Amartya Sen, Indian economist who won the Nobel prize for economics in 1998, a year later, in 1999, published his book "Development as Freedom", in which he expressed: "... development can be conceived (...) as a process of expansion of the real freedoms enjoyed by individuals ".
The first impression generated by reading this powerful phrase, is that this book speaks of "liberalism" or "neoliberalism" ... but no; Amartya Sen is not referring to the limited "laissez faire, laissez passer" of classical liberalism, he distinguishes at least five types of freedom:
Amartya Sen moves away from the classical conception of development directly and almost exclusively related to the growth of the product; resorting to Aristotle-who in the Nicomachean Ethics maintains: "... wealth can not be an end in itself ..." - considers that economic growth is a means to reach freedom, which is first and foremost the main goal of development (here we can distinguish the constitutive role of freedom as development), but also, together with economic growth, an important element of economic freedom, the other liberties must be increased in parallel to achieve true development (this is the instrumental role of the freedom in development), in this way Sen conceives freedom as an end and as a means.
At the international level, the human development approach of the UN has been (and is) strongly influenced by Amartya Sen's approach, especially in the multidimensional conception of poverty, and - in contrast, if development is considered an increment of liberties - in the understanding of poverty as the increase of restrictions to the generation of capacities.
On the other hand, from the year 2005 with the Declaration of Paris, in which the donor countries of funds destined to the ODA (Official Development Assistance) question the effectiveness of this aid, since despite a flow of resources that averaged 120,000 million dollars per year, no significant effects were observed in the reduction of poverty at the global level (this aid, by the way, should exceed 420,000 million dollars annually, but few donor countries comply with the commitment to allocate 0.07% of its GDP to ODA), 175 countries, as well as the main IFIs (International Financial Institutions) of the world are committed to increasing the freedoms with which the countries receiving ODA resources define their needs and goals of development, through the commitments of "Appropriation", "Alignment", "Harmonization", and "Stewardship" that are reflected in this declaration, a position different from the traditional "recipes" of development of the IMF and the IDB that in past decades had disastrous results when imposed in several developing countries.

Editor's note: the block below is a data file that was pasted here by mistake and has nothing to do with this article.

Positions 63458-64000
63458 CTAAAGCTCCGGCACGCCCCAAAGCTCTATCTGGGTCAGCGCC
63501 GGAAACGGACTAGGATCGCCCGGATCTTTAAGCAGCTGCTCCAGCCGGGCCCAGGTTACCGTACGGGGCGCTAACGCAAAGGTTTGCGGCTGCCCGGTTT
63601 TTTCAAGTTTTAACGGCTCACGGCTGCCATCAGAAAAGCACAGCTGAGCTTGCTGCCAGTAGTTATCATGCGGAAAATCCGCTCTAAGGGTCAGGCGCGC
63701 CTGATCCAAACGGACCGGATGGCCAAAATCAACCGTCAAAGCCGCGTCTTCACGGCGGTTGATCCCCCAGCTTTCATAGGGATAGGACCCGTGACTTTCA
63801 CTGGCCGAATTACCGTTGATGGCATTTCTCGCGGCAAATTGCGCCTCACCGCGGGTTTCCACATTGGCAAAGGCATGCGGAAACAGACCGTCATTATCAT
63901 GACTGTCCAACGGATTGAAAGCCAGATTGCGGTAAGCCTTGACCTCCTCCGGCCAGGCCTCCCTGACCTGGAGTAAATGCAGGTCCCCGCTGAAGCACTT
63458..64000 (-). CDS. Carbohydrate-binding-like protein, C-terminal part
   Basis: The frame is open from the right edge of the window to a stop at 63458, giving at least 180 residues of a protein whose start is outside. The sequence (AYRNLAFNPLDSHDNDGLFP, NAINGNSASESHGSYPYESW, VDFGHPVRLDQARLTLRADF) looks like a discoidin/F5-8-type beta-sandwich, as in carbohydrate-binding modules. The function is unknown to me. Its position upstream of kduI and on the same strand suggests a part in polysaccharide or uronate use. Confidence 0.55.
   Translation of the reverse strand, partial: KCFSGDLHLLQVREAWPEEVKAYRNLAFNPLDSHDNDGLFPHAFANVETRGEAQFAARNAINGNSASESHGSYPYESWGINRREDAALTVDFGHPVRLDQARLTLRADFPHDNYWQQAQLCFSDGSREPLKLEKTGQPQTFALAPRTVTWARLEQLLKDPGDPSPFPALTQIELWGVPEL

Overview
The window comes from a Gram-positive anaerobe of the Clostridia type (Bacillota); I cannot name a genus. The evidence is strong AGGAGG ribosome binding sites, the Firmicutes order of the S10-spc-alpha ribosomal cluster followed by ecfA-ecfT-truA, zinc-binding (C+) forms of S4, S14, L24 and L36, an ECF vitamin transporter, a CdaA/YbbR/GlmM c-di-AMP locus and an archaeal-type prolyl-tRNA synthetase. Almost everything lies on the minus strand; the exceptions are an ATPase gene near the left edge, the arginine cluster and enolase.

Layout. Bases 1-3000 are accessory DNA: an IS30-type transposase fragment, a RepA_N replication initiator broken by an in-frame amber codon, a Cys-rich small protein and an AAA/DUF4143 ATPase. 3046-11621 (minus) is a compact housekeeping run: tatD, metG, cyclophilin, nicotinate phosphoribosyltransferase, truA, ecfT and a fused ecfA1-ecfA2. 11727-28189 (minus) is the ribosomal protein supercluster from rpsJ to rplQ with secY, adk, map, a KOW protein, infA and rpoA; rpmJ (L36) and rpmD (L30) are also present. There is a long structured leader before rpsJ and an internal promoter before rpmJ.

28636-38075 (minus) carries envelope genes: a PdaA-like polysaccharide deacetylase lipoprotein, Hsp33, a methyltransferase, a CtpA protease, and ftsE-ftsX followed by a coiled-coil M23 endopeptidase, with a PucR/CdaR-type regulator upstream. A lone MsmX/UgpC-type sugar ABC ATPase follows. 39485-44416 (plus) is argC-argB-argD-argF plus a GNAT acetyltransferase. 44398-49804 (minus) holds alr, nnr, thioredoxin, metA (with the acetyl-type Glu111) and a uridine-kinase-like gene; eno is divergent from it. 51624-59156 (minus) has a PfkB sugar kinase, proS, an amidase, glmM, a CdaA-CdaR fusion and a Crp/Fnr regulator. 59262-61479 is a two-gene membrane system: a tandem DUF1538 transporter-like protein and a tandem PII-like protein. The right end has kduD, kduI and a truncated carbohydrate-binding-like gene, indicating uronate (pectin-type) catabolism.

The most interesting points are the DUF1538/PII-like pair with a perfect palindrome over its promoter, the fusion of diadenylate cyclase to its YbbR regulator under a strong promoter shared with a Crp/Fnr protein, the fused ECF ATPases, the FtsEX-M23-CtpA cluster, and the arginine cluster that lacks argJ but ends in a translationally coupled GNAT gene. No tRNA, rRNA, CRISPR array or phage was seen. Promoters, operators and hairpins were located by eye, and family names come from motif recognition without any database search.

Therefore, in the international panorama it is observed that, at least nominally, there are signs tending to increase the freedoms so that the developing countries can accelerate their step towards this long-awaited goal; However, at the national level, centralism represents a tremendous obstacle for subnational governments to freely define their needs, their solution alternatives, their goals, implement their programs, increase their capacities and generate local development.
Hundreds, even billions of dollars from international aid and own resources (royalties and taxes) stagnate in central government departments, are devoured by bureaucratic systems in the form of current administrative expenditure, programs dependent on ministries and vice-ministries dilapidate large amounts of resources without generating significant effects at departmental, provincial or municipal level, much less at sub-municipal levels (at the level of cities or communities); Many of these resources are reverted to their funding sources due to the limited capacity to execute these programs and others are the subject of corruption scandals.
Special mention deserves the absolutely null capacity of agency on the part of the Bolivians in making decisions regarding the use of public resources, while the population calls for greater investment in health, education, employment, justice, culture, urban mobility, citizen security , and a long list of etceteras, resources are spent on projects not publicly agreed, such as the Orinoca museum, the so-called "Casa del Pueblo", the satellite "Tupac Katari" among many others.
How much does centralism cost our country? How many of the five categories of freedom identified by Amartya Sen have Bolivians conquered? In which we have at least some progress and which have not even started? Can we really say that our development indexes have improved in the last thirteen years, or on the contrary, are we still obsessed by the neoliberal mirage of GDP growth? How many years of development would we have advanced with a more decentralized use of resources in the last decade? are only some questions that come to mind, the answers will arise from research efforts that of course will not come from state agencies, because it is very likely that they are not to the full liking of those who currently administer our country.
Marco Villarroel is an economist, specialist in preparation, monitoring and evaluation of social impact programs and projects.